Home > YLAD Living Soils take active role in The Land Restoration Imperative

YLAD Living Soils take active role in The Land Restoration Imperative

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YLAD Living Soils  realise that the need to take action to save the environment has never been more critical than it is now, however widespread uncertainty about what should be done is impeding progress on the issue.

Over the past eight years YLAD Living Soils have worked to educate land owners on how to regenerate tired, lifeless soils and improve soil health with composts and biological fertilisers, with the ultimate goal being to put life back into the land.

Recently, over ninety industry leaders were invited by Outcomes Australia to attend a weekend at the ANU Campus at Kioloa to develop a blue print for The Land Restoration Imperative, under the Chairmanship of Major General Michael Jeffery, former Governor General of Australia.

The regeneration challenge is vital for the future of all Australians from an economic, environmental and social perspective. The goals of the Land Restoration Imperative are:

  • maximum moisture retention
  • balanced soil biology
  • resilient pastures
  • healthy animals
  • mineral-dense food
  • engagement with the urban community
  • adaptation to climate variability.

A well coordinated dialogue saw industry leaders including bureaucrats, social academics, scientists, farmers and agricultural consultants discuss, initiate and promote issues ranging over a broad range of topics including soil, water, animal husbandry, vegetation, rural employment, human nutrition, and climate change.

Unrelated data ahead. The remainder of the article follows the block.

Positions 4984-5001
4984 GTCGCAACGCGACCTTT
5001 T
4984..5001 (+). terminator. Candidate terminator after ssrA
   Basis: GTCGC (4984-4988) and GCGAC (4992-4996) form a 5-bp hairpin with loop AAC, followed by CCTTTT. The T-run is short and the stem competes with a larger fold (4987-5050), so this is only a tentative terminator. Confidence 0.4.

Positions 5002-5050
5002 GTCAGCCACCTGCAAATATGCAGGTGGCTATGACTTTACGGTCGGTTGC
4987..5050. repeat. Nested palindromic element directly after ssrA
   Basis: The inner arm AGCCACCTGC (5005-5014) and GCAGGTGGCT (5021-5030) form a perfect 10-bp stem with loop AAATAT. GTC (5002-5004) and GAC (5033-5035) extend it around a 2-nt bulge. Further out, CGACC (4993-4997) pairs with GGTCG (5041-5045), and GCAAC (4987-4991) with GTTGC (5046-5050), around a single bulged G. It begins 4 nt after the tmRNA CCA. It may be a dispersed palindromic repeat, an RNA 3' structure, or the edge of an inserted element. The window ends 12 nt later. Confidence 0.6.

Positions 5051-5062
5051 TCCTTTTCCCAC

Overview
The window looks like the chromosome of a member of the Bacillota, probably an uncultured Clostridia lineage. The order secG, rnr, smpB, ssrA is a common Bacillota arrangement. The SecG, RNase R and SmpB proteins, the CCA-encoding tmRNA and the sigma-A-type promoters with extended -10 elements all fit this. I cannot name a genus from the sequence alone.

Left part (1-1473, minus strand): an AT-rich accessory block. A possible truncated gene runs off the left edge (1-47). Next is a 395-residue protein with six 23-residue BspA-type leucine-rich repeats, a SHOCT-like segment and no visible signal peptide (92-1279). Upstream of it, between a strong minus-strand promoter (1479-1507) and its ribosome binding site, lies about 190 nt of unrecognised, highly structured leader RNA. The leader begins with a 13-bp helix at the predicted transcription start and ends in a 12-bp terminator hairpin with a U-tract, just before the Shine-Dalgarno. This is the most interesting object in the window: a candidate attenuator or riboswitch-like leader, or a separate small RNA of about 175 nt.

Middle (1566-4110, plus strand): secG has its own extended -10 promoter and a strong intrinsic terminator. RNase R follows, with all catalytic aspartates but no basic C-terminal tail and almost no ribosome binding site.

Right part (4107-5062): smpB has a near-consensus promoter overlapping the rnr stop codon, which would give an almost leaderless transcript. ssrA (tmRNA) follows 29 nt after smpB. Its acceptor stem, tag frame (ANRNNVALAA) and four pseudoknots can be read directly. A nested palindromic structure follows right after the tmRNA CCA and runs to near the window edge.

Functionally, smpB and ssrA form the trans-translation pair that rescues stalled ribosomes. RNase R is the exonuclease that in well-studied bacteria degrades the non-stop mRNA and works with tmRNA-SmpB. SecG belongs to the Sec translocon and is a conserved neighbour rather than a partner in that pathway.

Rhonda Daly of YLAD Living Soils contributed her wealth of knowledge and experience to the dialogue on soil health and fertility, saying that she was honored to have been included in this landmark event which sees many land owners changing to a healthier, more sustainable system.
 
General Jeffery encouraged his agricultural troops by saying that Australia can lead the way in demonstrating to the rest of the world that degraded landscapes can be rejuvenated. He hopes that within a decade, a third of Australia‚Äôs farmers will have dramatically reduced the use of artificial fertilisers, significantly boosted vegetation species, substantially reduced or ceased irrigation and adopted a more holistic, natural approach to farm management.

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